… chances are you will assume that the photo is from Vietnam. And you would be correct. Why would you assume this? The conical hats, of course. In many ways, the conical hat represents Vietnam.

But what if you saw the next image?

Would you also think “Vietnam” as soon as you saw it? It is also from Vietnam, yet we don’t usually associate construction and skyscrapers with the stereotypical Vietnam. But those images are just as “normal” as anyone who has lived in an urban centre in Vietnam will tell you!

Choosing images to tell my story was definitely strategic. I wanted to follow the KISS principle — Keep It Simple, Stupid. Less is more and all of that. I originally had ideas about how to communicate to my audience about the type of schools I’ve been teaching in these last 8 years, but quickly realized that too many representational images on one slide was going to be difficult and confusing for the audience to understand.

I think the most complex thought I tried to transmit was the last slide, whereby I was trying to show that studying and learning (albeit with an ironic bent of boredom) will lead to enlightenment. I wanted to actually make it look as though studying + collaborating = enlightenment, but I could not find any simple images to represent collaboration. There were plenty of cheesy simple ones, or complicated artistic ones but none of them complemented the images I had already chosen, which I chose deliberately for their simplicity in composition.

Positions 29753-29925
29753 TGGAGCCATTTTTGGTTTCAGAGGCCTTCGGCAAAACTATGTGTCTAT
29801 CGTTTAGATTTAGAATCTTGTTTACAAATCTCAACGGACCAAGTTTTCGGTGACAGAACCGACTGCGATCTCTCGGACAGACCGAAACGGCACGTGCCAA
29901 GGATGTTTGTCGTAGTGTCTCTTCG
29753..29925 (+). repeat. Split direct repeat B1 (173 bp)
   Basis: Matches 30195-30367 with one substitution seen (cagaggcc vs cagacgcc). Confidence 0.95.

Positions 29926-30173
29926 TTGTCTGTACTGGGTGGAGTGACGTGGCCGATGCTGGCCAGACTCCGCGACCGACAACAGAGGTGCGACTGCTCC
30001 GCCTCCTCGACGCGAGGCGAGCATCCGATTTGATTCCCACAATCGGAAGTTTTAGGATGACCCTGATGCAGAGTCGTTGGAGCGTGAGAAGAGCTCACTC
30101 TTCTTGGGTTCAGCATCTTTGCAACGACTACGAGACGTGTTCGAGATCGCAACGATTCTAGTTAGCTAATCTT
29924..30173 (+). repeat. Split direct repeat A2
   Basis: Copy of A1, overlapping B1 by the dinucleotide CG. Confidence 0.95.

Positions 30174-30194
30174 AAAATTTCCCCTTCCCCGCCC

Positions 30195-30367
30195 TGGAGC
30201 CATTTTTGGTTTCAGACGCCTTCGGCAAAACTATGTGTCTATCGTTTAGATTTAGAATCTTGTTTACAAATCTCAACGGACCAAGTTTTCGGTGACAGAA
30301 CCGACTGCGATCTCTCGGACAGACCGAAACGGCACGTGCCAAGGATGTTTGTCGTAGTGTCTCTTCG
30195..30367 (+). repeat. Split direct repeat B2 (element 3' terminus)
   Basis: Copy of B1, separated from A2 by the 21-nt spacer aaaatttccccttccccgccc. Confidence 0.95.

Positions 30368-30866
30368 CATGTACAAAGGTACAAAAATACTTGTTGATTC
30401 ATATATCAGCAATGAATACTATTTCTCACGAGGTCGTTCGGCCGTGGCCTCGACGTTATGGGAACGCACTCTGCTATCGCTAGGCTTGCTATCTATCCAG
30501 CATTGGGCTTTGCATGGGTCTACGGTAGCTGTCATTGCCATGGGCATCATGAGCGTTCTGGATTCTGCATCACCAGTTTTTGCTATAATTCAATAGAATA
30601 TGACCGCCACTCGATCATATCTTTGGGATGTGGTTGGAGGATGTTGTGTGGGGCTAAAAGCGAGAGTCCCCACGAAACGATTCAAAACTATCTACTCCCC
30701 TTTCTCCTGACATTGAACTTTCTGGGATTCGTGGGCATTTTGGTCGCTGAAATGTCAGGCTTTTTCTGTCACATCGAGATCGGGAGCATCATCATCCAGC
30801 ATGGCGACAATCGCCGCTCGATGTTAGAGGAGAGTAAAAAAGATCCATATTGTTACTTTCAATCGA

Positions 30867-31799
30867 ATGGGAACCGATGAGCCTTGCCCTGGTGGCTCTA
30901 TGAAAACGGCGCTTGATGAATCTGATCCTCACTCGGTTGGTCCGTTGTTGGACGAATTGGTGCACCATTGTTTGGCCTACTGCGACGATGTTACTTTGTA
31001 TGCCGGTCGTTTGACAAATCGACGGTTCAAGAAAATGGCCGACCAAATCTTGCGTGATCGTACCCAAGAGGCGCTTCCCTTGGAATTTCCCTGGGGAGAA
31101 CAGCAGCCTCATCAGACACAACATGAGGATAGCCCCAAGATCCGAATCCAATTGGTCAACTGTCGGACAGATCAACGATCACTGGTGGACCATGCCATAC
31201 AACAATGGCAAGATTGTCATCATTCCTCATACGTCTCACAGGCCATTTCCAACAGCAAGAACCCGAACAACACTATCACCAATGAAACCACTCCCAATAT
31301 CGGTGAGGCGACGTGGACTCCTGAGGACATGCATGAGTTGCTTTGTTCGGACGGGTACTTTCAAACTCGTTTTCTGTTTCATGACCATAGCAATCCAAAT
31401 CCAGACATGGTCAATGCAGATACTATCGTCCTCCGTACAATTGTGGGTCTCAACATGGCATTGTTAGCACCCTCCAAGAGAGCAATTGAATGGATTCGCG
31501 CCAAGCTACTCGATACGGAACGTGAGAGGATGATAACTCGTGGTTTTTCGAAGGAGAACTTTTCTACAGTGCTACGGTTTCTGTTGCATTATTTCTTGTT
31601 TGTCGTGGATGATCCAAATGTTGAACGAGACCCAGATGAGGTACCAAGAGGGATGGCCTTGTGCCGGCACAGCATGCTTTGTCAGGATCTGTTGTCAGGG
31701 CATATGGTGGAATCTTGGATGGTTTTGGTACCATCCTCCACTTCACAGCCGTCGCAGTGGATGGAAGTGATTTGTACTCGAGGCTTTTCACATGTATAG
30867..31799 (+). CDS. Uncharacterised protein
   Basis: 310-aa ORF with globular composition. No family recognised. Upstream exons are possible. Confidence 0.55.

And so, here is My Life in Iconic Images, version 1.0. Please be gentle. :)

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My Life in Iconic Images by Adrienne Michetti is licensed under a Creative Commons Attribution-Noncommercial-Share Alike 3.0 United States License.